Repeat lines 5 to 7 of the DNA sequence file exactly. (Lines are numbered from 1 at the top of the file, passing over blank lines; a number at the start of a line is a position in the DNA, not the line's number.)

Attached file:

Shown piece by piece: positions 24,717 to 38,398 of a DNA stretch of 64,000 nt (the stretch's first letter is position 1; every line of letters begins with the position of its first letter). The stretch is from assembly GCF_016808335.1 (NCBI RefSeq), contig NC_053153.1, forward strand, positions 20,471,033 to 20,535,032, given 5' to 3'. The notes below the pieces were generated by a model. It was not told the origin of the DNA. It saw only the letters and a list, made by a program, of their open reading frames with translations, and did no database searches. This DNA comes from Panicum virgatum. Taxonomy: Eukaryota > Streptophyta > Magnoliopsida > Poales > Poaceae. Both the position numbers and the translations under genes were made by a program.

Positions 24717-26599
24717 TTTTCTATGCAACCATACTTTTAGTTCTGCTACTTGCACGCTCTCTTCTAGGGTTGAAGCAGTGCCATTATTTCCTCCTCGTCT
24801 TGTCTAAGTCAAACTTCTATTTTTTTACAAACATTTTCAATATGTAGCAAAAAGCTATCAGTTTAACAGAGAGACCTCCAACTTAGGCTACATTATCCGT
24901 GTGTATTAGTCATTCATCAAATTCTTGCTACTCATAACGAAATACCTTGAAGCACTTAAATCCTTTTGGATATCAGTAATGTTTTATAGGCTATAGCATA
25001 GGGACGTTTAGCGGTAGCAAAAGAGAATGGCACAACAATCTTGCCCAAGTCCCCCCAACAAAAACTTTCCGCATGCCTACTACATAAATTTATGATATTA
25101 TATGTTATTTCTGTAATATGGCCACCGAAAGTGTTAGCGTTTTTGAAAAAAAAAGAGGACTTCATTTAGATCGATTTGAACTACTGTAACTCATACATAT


24901 GTGTATTAGTCATTCATCAAATTCTTGCTACTCATAACGAAATACCTTGAAGCACTTAAATCCTTTTGGATATCAGTAATGTTTTATAGGCTATAGCATA
25001 GGGACGTTTAGCGGTAGCAAAAGAGAATGGCACAACAATCTTGCCCAAGTCCCCCCAACAAAAACTTTCCGCATGCCTACTACATAAATTTATGATATTA
25101 TATGTTATTTCTGTAATATGGCCACCGAAAGTGTTAGCGTTTTTGAAAAAAAAAGAGGACTTCATTTAGATCGATTTGAACTACTGTAACTCATACATAT